It is beautiful how close we can become with strangers when we sit together for a while and listen to each other with a care. A care, knowing each of us vulnerable and that sharing life together is a sacred thing.
One of the poems I started while at the retreat, well it was two and I combined it into one.
I was born October, 4th 1982. I am the one who rapidly entered this world in the hospital hallway.
In the year of my birth my father’s arms delicately cradled me as he waited for unemployment to end, it was the beginning of many economic recessions, the era of capitalist growth.
I am the one who sat at the dinner table all night refusing to eat my broccoli. When alone I would hid it in the garbage. I don’t remember the day, but I grew to love broccoli.
Happily my brothers and I played kickball on Commercial Street with our neighborhood friends, stepping aside for the occasional passing car. Today the cars rule the street and children virtually play indoors.
My mother washed, brushed, braided my blond curls, so different from her own night black locks. Her hands always busy, always taking care.
At home our house, the same one my father grew inside, held tears, shouting, laughter, and dreams, lives knitted together.
Records spinning daily, the voices of Judy Collins, Joan Baez, Bob Dylan, Leonard Cohen, Linda Ronstadt, the radio playing Friday Freeway Blues or Classical, my dad strumming the guitar while I sing along to playful Raffi Lyrics, the beginning tracks of my life. What songs will make Volume 37?
I am the one who plucked my violin at orchestra and made my debut as a folk singer.
On Sundays, I’d wander downstairs to fold the waffle batter alongside my father, his coarse scarred carpenter hands showing me the way. I still drive over, late in the afternoon, on Sunday to eat his waffles. The recipe has changed and so has life.
I walked into the place of knowledge, a sacred space of learning in community, our differences, our stories, our growth happening with each other because our names were placed on the same list.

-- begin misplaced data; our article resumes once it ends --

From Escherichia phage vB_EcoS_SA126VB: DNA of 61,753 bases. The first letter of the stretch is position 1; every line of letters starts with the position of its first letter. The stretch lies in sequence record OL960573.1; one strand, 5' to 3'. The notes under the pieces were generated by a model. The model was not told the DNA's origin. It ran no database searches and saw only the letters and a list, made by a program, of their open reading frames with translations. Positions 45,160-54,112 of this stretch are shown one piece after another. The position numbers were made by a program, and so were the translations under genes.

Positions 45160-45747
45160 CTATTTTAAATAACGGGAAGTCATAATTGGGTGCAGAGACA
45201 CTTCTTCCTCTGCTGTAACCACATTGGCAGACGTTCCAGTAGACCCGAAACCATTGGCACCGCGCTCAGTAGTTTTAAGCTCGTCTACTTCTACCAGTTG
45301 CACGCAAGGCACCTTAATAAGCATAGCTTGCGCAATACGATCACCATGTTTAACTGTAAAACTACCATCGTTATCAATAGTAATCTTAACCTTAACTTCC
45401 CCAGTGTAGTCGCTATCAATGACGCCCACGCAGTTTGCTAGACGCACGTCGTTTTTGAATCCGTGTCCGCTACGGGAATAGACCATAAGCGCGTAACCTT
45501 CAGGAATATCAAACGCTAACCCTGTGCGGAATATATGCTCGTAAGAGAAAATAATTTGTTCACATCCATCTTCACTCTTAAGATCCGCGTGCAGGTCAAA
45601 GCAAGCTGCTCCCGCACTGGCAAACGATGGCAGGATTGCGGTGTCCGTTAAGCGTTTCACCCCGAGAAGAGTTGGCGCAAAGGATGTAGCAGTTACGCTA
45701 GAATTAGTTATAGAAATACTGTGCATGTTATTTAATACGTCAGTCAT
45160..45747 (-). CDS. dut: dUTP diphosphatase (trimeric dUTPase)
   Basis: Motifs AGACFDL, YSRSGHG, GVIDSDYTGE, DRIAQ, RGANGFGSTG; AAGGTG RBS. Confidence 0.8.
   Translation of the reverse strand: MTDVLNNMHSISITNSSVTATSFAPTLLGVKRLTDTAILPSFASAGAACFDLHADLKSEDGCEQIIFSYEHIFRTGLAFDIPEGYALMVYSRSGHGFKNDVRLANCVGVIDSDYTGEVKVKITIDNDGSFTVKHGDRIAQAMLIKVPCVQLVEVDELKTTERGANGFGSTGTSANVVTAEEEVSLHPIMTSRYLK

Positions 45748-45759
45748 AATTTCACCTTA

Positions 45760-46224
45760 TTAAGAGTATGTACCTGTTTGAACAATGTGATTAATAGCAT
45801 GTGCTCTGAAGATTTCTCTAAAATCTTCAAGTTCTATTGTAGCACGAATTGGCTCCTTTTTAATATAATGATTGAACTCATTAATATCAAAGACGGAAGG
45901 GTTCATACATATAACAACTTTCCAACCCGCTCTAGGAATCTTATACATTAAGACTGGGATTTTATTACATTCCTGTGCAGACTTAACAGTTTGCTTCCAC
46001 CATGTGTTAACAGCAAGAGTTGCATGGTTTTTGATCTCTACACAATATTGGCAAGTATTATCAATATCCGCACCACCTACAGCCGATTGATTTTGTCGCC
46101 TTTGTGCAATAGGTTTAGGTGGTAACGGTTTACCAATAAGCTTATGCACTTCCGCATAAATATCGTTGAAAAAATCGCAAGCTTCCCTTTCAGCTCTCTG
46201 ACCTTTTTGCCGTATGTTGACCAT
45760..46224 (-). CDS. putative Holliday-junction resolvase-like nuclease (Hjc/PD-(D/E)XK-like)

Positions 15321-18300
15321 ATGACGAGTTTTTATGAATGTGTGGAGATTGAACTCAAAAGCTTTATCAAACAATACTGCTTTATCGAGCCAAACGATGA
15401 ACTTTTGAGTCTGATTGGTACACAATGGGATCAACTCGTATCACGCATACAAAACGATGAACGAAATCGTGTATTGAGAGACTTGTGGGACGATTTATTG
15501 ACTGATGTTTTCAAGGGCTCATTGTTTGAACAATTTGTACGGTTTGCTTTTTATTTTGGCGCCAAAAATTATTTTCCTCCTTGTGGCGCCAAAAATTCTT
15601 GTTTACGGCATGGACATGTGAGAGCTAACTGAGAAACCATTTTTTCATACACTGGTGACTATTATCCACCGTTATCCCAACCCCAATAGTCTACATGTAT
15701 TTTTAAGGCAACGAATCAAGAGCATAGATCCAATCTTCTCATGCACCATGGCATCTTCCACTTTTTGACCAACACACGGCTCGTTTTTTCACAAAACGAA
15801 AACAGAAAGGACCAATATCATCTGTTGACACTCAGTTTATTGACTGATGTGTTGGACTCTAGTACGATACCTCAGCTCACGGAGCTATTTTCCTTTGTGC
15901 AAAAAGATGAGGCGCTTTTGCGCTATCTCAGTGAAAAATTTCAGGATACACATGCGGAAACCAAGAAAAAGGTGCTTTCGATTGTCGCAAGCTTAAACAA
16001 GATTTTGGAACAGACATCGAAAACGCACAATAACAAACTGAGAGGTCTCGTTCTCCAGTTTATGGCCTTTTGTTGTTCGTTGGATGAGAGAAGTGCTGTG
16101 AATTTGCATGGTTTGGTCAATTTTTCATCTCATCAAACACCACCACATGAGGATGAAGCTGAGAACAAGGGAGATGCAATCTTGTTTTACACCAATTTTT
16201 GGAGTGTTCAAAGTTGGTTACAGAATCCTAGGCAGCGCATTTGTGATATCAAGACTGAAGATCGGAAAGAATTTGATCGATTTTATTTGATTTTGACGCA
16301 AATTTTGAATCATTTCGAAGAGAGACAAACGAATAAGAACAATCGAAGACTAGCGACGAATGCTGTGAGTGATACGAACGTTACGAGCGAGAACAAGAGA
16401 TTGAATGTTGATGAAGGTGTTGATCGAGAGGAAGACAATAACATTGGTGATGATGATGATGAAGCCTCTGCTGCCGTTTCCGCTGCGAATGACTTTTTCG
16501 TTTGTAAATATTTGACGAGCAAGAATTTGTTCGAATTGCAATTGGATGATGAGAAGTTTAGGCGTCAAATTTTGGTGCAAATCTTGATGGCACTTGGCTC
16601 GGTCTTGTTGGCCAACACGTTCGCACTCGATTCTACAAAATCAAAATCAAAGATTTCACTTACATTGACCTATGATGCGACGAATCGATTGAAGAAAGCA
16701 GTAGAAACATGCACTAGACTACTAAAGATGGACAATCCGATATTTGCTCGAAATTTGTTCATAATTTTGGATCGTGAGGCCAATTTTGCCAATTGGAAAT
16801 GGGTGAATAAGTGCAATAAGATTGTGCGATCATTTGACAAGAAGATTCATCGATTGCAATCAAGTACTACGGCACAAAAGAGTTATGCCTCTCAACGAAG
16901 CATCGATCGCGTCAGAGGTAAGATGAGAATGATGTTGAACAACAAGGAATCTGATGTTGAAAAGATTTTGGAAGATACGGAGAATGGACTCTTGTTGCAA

I am the one teachers called bossy or a leader. Perspective matters.
Some days my 4th and 5th grade teacher would throw erasers at me for reading during class, maybe it was just once or twice, that is all it takes to remember. I could read for hours escape into another life.
I sat still in the rose garden near our house, imagining the possible, year after year, among the soft pinks, yellows, and reds, an assembly of blossoms. My own city of roses.
When I stepped on the plane taking me south, I learned more places held the magic of the world, of myself, of who I could be, my privileged giving me the chance to jump borders into the unknown.
I am the one who dabbles in art, poetry, a maker of color and words.
Watching the sunrise at the end of the world after the joys of dancing all night, snacking on empanadas, I felt the stillness after the storm.
I am the one who rode a horse in a Mexican circus, after arriving in a town in the middle of the night, praying someone would answer the door after the taxi dropped me off into darkness.
The language of love, what I wanted it to say, who was speaking, how little or how much, has eluded me to this day.
I am the one who loves the wind and waves while diving into the deepest of blues. The one who played mermaid at swim practice and told my mother I was no Olympian.
The tides ebb and flow, calls me to far off shores, I carry pieces of them home in my pockets.
I am the one who joins the march, shouts against injustice, and takes on the bosses.
Laughter, late nights with our hearts wide open we trust our stories to each other, this sisterhood we have chosen.
I am the one who laughs the loudest. Laughs to lighten the mood. Laughs to keep from crying.
When I look into a child’s eyes, our secret language of understanding, the pain of knowing they are not my own, makes me wonder if I am selfish? Or just blessed to know my own freedom?
I am the the one who looks through the view finder ….. CLICK …… I see ….. CLICK ….. capture life ……. CLICK …… a moment, an image with a story.
I have been reading the book Emergent Strategy: Shaping Change, Changing Worlds by Adrienne Maree Brown. There is so much goodness in this book. So much that is grounding me and rooting me in how, if we are going to sustain any sort of change, it will be change that we create together. That weekend in Corbett in a Circle of Trust, with unknown others who became known, it reminded me of our possibility, our shared journey, and our great challenge to walk with each other along the way. I also wholeheartedly recommend a Circle of Trust retreat to all.
“Life is a matter of a miracle that is collected over time by moments, flabbergasted to be in each other’s presence.”
Timothy “Speed” Levitch, “Waking Life”